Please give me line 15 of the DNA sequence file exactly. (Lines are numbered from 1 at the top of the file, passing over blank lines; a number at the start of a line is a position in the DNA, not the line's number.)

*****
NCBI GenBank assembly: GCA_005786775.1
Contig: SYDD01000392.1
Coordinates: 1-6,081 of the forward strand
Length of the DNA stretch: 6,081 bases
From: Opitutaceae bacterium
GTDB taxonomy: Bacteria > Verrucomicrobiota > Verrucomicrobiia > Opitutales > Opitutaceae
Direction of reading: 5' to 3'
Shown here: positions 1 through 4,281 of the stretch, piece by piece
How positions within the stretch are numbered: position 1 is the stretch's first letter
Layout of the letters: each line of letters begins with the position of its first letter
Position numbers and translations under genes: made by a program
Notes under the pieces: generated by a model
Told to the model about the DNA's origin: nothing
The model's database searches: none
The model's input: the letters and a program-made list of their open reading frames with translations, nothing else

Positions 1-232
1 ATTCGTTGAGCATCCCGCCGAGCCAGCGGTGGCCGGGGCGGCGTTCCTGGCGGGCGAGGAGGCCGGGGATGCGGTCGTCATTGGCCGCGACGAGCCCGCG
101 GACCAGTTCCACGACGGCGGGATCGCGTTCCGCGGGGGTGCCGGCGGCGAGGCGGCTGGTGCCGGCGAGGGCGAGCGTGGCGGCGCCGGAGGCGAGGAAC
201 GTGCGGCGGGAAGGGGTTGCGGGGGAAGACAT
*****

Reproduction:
The model's input: the letters and a program-made list of their open reading frames with translations, nothing else